Some people have problems digesting milk protein or milk sugar (lactose intolerance). But these problems are very rare in babies. Until your doctor can evaluate your baby, it is usually not advisable to stop breastfeeding or switch formula as a means to remedy suspected food digestion problems.
A vast majority of babies diagnosed with colic do not have health problems that affect digestion. But many things can cause some degree of abdominal gas, which can make crying worse.
Causes of gas
- Swallowing air when sucking. A baby may swallow excess air during bottle-feeding if he or she drinks too rapidly or is lying down or if the nipple has holes that are too big. If you bottle-feed your baby, use nipples with holes large enough to drip cold formula at 1 drop each second. For more information, see the topics Breastfeeding and Bottle-Feeding.
- Swallowing air when crying. A baby who cries for an extended period of time, especially if the crying is intense, can swallow extra air.
- Position. Babies may trap intestinal gas while lying on their backs. Babies should always sleep on their backs to reduce the risk for sudden infant death syndrome (SIDS). But when your baby is awake, you may help prevent or relieve some belly discomfort by holding your baby upright or allowing some "tummy time" while you closely supervise.
Improper feeding. Giving
certain foods to your baby may lead him or her to have excess gas. If the
doctor thinks your baby's food is a source of gas, he or she may recommend a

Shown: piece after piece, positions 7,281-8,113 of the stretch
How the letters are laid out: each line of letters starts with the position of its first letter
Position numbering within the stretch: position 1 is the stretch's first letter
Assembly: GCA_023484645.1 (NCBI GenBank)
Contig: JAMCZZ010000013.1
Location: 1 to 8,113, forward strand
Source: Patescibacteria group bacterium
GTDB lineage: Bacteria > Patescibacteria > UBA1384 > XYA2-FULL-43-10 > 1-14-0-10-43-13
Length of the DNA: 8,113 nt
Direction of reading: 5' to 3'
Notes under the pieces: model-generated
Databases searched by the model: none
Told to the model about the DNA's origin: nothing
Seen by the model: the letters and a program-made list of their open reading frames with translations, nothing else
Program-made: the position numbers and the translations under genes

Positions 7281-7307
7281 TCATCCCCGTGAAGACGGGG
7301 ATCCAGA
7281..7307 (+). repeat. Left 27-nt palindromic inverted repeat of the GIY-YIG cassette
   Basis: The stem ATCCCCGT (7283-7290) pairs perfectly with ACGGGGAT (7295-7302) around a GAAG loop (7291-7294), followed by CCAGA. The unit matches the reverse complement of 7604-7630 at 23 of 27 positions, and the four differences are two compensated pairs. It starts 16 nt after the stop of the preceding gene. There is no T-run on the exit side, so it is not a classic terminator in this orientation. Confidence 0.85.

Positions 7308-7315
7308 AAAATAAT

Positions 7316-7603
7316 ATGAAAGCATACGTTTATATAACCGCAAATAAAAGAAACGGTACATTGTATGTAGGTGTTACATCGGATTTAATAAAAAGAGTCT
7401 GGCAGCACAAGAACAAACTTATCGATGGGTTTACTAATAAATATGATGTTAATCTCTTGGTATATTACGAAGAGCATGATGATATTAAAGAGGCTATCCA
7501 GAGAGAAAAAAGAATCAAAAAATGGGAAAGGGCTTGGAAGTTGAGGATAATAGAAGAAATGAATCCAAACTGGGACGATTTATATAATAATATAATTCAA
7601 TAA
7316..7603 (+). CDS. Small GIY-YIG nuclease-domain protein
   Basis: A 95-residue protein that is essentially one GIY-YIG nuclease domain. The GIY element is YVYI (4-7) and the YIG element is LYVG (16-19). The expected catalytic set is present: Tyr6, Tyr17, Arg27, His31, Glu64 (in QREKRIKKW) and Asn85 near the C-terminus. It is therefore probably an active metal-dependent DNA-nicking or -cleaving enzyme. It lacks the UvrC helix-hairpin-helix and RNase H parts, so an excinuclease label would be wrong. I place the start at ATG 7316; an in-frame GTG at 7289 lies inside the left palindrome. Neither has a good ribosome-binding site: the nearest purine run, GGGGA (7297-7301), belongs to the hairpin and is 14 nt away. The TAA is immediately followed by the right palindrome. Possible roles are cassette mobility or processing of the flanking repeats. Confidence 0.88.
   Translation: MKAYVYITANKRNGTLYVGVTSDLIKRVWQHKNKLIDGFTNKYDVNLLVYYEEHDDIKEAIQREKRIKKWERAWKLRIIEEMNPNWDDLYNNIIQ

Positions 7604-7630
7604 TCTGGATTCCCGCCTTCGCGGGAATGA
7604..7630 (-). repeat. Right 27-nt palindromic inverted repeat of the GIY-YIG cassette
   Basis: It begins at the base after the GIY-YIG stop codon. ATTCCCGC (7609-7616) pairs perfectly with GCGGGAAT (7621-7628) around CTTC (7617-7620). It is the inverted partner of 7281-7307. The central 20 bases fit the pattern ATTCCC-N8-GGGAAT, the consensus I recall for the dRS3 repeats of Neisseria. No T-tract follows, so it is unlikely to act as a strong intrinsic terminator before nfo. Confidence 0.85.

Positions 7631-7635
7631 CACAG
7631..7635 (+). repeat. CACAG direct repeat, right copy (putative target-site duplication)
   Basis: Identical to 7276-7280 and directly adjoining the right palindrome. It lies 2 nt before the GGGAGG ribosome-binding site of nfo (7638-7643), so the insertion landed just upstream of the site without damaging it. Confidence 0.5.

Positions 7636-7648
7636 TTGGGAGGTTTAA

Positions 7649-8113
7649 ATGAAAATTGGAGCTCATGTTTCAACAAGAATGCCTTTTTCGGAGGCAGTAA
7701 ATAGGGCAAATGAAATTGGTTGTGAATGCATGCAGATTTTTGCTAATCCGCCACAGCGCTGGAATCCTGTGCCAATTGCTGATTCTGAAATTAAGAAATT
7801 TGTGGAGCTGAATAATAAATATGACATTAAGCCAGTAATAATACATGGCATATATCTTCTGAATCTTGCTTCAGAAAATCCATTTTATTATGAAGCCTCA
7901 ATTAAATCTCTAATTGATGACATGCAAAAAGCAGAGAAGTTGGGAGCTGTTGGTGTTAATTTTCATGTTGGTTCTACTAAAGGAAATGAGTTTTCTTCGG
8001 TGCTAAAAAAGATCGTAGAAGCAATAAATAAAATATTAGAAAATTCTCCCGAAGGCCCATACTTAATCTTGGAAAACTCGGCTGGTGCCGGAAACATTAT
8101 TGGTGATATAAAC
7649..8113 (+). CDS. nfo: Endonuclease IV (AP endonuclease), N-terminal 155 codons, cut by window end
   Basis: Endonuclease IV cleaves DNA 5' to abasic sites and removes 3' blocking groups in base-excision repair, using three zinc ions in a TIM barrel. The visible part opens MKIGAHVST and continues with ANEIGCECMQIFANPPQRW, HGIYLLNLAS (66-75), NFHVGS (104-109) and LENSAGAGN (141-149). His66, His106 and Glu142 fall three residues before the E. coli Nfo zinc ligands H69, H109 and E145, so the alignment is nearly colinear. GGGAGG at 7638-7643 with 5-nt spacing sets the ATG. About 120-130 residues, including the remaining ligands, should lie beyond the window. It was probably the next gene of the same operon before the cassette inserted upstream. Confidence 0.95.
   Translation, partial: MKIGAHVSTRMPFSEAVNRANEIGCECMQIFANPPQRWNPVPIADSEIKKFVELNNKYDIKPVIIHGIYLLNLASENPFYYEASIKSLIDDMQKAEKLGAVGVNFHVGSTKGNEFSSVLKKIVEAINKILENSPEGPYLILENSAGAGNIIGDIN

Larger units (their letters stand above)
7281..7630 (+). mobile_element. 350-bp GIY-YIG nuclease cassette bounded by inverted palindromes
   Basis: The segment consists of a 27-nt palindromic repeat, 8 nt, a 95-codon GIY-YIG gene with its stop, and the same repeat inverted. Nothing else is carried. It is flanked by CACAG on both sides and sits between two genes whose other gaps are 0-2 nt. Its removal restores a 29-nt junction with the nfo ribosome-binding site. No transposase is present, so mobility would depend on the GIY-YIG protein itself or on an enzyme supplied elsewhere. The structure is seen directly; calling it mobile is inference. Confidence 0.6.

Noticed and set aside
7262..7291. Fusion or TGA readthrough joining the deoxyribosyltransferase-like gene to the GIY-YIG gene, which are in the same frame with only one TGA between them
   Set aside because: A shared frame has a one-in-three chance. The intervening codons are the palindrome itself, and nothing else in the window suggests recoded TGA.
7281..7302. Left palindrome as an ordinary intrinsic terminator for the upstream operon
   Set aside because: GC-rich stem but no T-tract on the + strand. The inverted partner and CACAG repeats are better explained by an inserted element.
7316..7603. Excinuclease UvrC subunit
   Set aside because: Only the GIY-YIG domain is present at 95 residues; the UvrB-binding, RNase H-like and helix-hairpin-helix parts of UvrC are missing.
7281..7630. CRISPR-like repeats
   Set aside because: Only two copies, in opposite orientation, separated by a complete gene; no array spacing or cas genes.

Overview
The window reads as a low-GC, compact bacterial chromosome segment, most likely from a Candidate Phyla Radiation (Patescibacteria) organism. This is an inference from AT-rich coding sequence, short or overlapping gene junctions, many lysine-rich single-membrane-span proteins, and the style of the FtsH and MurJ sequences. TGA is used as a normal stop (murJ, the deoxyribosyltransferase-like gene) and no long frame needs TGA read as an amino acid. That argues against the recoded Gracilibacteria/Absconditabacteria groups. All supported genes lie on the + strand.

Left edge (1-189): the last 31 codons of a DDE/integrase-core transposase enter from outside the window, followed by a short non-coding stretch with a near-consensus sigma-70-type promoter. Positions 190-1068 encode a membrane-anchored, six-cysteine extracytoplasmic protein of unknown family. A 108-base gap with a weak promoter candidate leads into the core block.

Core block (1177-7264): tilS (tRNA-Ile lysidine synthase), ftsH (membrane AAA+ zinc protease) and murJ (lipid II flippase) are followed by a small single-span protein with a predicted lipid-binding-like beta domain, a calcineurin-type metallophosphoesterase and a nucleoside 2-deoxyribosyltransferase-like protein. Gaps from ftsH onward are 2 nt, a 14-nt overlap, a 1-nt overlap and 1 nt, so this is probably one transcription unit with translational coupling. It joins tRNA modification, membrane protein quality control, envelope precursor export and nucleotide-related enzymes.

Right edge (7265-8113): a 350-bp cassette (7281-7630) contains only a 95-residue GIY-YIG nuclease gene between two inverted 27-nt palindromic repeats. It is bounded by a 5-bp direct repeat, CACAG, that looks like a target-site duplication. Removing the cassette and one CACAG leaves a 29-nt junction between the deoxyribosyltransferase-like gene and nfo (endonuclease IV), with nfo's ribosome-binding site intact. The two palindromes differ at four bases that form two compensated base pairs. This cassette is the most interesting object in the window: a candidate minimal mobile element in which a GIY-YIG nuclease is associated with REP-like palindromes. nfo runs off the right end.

change in what you are feeding your child.
- Wait to give your baby cow's milk until he or she is 9 to 12 months of age and eating a variety of iron-rich foods. Cow's milk protein can be hard for a baby's body to break down. And cow's milk has less iron and vitamins than babies need.
- Wait until your baby is at least 6 months of age before offering cereals. Many babies younger than 4 months of age can't digest the starch in cereals.
- Juice may cause a baby to have excess gas. If you choose to give your child juice, it's best to wait until he or she is at least 12 months old and to give only a small amount.
- Use the proper position during feeding. Feed your baby in a partially upright position, and put him or her in a baby seat for about 15 to 30 minutes after feeding. Be sure to burp your baby during and after feeding.
- Massage your baby. Lay your baby on his or her abdomen across your lap and massage his or her back after feeding.
If your child's doctor suggests medicine to reduce gas, use it exactly as prescribed.
Other Works Consulted
- Health Canada, et al. (2014). Nutrition for healthy term infants: Recommendations from six to 24 months. Health Canada. http://www.hc-sc.gc.ca/fn-an/nutrition/infant-nourisson/recom/recom-6-24-months-6-24-mois-eng.php. Accessed April 28, 2014.
Primary Medical Reviewer John Pope, MD - Pediatrics
Thomas M. Bailey, MD - Family Medicine
Kathleen Romito, MD - Family Medicine
Adam Husney, MD - Family Medicine
Specialist Medical Reviewer Susan C. Kim, MD - Pediatrics
Current as ofNovember 29, 2017